Stevie Nicks Fires Back at Lindsey Buckingham After Explosive Accusation
The Fleetwood Mac singer made her first comment about his firing after he claimed it was her fault.
Over the years, there have been many lineup changes for the band Fleetwood Mac, but the drama surrounding the latest development still hasn't cooled off. On Sept. 8, the Los Angeles Times published an interview with former member Lindsey Buckingham in which he claimed that Stevie Nicks got him fired from the group in 2018, among other incendiary comments about the singer. In response to her former bandmate's words, Nicks issued a rare statement—her first on his dismissal—calling Buckingham's account "revisionist history" and firing back at his other accusations.
The band has been through a lot since its formation in the late '60s, including Buckingham previously leaving the group for 10 years in the '80s and '90s, and keyboardist and singer Christine McVie taking a hiatus throughout the '00s. There's also the fact that Buckingham and Nicks were dating at the time that they joined the band in 1975, which adds to their complicated history. Read on to find out what Buckingham and Nicks have to say about each other now.
Buckingham said Nicks gave the band an ultimatum.
In the Los Angeles Times interview, Buckingham said that the most recent tension with Nicks began when he asked for time off from the band's 2018 tour to promote his solo music. He says the other band members would have been okay with it, but Nicks refused. Then, when the band received the MusiCares Person of the Year honor in January 2018, Buckingham complained that "Rhiannon," a song written by Nicks, was playing as they went to the stage, and she thought that he had mocked her for giving a long speech.
After this, Buckingham says Nicks gave an ultimatum to the band: that either he would leave or she would. "It would be like a scenario where Mick Jagger says, 'Either Keith [Richards] goes or I go,'" he told the Los Angeles Times. "No, neither one of you can go. But I guess the singer has to stay. The figurehead has to stay."
He claimed that she wanted control over the band.
Buckingham also said that Nicks wanted to "cut herself loose" from having to compete with him and "saw the possibility of remaking the band more in the Stevie Nicks vein." He explained, "More mellow and kind of down, giving her more chances to do the kind of talking she does onstage."
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Nicks accused Buckingham of lying about the situation.
Through her publicist, Nicks spoke out on Buckingham's claims. "His version of events is factually inaccurate and while I've never spoken publicly on the matter, certainly it feels the time has come to shine a light on the truth," she told the LA Times. "To be exceedingly clear, I did not have him fired, I did not ask for him to be fired, I did not demand he be fired. Frankly, I fired myself. I proactively removed myself from the band and a situation I considered to be toxic to my wellbeing. I was done. If the band went on without me, so be it. And after many lengthy group discussions, Fleetwood Mac, a band whose legacy is rooted in evolution and change, found a new path forward with two hugely talented new members."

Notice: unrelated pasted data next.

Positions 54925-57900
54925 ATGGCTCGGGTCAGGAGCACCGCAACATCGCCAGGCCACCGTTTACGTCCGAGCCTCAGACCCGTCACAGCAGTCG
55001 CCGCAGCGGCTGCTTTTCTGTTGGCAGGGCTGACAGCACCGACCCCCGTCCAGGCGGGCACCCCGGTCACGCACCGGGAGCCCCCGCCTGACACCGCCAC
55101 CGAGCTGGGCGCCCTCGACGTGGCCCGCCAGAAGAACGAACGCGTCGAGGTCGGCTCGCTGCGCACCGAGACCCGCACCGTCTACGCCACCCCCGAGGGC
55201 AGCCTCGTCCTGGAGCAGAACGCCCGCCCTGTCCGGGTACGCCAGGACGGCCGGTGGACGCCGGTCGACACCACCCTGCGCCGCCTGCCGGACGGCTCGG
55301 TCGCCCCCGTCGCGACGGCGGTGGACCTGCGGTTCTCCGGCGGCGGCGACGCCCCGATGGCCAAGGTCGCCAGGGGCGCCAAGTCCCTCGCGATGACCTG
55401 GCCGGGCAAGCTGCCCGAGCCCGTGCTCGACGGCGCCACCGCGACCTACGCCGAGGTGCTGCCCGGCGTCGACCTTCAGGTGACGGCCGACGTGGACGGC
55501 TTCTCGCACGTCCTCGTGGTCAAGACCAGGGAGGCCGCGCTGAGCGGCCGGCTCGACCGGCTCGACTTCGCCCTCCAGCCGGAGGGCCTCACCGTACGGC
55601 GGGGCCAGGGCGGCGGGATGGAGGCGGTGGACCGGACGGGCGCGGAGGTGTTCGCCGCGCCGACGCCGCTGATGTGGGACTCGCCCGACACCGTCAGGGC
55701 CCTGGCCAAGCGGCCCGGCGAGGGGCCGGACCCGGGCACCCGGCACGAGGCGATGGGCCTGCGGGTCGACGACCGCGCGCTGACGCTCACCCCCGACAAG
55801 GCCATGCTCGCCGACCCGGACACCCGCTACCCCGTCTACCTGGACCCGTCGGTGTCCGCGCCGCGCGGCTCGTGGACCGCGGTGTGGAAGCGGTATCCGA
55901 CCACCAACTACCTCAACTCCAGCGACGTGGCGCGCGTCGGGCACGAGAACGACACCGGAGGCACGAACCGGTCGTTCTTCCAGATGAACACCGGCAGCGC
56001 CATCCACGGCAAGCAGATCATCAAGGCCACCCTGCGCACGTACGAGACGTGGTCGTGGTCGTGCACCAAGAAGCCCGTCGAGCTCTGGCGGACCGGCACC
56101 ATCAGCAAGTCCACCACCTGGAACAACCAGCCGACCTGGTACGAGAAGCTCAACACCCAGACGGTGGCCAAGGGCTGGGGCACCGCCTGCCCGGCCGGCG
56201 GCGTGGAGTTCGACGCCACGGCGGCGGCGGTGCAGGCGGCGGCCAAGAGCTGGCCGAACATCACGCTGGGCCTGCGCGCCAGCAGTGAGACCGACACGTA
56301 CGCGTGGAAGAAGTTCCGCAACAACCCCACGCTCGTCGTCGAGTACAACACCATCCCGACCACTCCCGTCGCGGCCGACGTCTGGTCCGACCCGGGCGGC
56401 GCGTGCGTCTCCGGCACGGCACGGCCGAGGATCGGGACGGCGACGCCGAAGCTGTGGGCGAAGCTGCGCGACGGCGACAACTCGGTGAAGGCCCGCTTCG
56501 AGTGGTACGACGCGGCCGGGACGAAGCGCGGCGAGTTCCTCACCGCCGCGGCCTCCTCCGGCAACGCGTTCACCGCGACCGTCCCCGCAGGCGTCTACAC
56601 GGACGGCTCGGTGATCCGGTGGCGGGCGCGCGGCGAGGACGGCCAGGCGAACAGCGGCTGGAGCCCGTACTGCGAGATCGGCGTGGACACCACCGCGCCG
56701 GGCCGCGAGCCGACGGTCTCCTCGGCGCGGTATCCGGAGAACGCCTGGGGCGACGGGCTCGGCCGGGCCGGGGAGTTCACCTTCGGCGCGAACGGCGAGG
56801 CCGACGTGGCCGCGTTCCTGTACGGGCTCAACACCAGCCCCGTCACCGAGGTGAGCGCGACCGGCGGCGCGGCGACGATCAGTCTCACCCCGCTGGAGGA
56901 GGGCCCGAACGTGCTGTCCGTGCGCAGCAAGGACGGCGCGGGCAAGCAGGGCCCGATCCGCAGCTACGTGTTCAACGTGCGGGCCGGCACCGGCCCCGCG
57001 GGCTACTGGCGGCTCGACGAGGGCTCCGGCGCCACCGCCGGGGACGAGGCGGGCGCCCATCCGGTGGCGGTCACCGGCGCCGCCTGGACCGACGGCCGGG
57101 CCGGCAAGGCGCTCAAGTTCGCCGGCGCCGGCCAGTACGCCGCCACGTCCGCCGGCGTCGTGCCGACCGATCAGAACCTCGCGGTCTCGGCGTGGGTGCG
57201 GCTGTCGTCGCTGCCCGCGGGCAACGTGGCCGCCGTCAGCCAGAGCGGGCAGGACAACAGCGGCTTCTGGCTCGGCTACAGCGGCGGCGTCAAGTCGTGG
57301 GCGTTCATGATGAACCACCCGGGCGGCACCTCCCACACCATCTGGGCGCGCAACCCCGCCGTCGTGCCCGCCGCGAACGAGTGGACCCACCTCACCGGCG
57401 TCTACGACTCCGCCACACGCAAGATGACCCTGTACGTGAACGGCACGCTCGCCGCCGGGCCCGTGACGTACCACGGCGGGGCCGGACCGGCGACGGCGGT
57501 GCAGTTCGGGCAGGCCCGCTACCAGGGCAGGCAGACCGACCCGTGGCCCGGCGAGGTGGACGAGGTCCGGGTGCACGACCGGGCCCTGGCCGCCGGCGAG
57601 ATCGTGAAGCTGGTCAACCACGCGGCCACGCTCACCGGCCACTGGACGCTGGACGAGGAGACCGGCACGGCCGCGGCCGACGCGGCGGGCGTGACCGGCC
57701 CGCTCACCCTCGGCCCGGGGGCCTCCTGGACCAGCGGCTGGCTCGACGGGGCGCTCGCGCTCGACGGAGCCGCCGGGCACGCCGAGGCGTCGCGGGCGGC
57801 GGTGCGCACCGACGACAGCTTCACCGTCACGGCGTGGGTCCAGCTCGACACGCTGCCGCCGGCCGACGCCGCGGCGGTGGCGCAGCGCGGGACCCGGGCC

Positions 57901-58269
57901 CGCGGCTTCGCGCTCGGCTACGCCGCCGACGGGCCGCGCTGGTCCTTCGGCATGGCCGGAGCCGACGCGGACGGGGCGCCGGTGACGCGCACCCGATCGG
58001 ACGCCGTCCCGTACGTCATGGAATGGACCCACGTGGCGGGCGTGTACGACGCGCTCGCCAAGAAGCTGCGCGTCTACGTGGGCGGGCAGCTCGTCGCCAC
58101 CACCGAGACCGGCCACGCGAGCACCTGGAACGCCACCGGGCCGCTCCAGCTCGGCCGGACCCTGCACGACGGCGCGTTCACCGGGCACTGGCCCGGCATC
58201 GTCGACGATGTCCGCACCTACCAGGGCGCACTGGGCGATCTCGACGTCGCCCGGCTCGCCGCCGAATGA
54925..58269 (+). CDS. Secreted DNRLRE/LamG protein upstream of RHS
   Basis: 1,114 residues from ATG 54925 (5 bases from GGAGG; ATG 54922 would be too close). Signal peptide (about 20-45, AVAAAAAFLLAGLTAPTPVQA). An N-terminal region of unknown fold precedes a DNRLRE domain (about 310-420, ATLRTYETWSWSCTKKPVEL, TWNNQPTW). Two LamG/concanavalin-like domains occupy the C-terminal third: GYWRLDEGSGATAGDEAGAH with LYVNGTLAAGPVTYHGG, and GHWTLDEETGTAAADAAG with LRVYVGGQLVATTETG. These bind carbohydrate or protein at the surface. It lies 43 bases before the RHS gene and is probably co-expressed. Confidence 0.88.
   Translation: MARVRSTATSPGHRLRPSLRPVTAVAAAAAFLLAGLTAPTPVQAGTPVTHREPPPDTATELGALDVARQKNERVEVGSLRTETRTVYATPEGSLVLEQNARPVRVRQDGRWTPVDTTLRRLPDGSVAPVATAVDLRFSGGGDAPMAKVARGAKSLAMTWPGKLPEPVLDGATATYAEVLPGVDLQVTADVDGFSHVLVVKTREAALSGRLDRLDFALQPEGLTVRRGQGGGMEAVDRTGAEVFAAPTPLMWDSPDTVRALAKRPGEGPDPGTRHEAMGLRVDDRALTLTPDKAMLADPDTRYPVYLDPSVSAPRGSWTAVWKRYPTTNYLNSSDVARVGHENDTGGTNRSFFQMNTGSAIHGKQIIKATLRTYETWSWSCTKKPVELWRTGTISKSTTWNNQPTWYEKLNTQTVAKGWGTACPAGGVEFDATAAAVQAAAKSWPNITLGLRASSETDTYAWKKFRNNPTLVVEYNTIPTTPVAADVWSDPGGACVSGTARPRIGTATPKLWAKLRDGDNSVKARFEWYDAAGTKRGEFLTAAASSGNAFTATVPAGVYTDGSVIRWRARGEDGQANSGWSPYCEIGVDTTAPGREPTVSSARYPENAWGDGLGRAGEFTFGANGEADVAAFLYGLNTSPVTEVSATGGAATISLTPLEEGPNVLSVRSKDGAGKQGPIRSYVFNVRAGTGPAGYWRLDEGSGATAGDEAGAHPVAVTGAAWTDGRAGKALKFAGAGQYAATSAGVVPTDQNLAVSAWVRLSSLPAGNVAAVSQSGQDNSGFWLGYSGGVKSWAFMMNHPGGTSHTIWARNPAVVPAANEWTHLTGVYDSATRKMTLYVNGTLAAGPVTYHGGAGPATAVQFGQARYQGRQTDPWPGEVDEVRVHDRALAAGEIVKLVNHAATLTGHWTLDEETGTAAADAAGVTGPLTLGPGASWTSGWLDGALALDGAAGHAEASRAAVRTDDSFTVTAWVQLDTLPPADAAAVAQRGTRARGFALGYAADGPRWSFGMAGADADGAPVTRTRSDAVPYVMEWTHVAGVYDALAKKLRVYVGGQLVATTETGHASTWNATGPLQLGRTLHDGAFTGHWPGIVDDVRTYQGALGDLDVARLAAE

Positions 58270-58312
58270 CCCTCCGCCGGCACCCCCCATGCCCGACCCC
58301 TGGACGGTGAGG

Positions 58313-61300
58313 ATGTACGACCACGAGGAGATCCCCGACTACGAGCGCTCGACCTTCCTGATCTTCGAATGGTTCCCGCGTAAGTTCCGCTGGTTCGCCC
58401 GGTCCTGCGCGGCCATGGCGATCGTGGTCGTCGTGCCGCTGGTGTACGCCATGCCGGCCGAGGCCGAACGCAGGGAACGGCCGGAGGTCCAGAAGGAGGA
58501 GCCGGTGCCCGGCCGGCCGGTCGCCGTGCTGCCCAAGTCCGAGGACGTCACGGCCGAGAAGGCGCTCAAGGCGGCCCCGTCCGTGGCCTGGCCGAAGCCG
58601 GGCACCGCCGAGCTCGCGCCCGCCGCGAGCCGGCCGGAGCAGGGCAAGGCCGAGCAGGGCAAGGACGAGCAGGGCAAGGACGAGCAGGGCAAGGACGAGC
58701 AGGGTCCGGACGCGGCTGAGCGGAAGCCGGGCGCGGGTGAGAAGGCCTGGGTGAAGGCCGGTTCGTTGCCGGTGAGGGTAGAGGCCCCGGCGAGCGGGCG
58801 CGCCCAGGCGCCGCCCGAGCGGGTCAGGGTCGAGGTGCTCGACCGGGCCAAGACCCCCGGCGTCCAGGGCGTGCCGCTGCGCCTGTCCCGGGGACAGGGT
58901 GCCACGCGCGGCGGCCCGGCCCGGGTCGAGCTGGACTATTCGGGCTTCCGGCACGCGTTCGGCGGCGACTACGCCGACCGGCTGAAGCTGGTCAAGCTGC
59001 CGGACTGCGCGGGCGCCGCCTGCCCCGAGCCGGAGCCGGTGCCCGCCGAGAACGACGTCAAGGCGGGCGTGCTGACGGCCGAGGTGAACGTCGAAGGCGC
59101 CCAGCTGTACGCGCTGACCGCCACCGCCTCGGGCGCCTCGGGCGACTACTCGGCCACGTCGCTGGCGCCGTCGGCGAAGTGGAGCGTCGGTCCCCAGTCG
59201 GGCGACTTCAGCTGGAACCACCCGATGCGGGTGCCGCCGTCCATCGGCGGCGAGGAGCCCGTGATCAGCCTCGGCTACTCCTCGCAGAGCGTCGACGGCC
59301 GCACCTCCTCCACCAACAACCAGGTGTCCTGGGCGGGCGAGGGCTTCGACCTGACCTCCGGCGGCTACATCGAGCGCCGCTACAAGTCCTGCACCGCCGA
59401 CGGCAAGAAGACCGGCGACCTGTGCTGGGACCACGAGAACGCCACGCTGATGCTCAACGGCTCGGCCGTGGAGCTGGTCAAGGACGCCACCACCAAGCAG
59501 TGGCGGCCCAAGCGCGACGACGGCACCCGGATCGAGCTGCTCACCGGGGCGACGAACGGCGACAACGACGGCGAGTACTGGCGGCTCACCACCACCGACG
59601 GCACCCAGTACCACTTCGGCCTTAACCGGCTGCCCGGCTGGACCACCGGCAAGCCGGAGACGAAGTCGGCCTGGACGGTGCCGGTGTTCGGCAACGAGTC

Those two new members are Neil Finn from the band Crowded House and Mike Campbell, who was the guitarist for Tom Petty and the Heartbreakers.
Fleetwood Mac manager Irving Azoff also commented on Buckingham's claims—including that Azoff "threw [him] under the bus" and is "driven by the money"—and sided with Nicks. "While I understand it's challenging for Lindsey to accept his own role in these matters and far easier to blame a manager, the fact remains that his actions alone are responsible for what transpired," Azoff's statement reads in part.
Buckingham went on to call Nicks "lonely" and "alone."
"You could do a whole analysis on Stevie at this point in her life and what she's allowed to happen and what she's allowed to slip away from her," Buckingham told the newspaper. "Her creativity, at least for a while it seemed like she wasn't in touch with that. Same with the level of energy she once had onstage. I think that was hard for her, seeing me jump around in an age-inappropriate way. Also, she's lonely. She's alone. She has the people who work for her, and I'm sure she has friends, but you know."
Nicks has been open about the fact that she chose not to have children and feels her career would have suffered if she did. Buckingham added of this, "Well, maybe she never did [want that], but it doesn't mean that it doesn't make her feel alone as a result."
Nicks shot back at those comments about her personal life as well.
Nicks also gave a statement on Buckingham's words about how she's chosen to live her life. "Those are my decisions that I get to make for myself," she said. "I'm proud of the life choices I've made and it seems a shame for him to pass judgment on anyone who makes a choice to live their life on their own terms."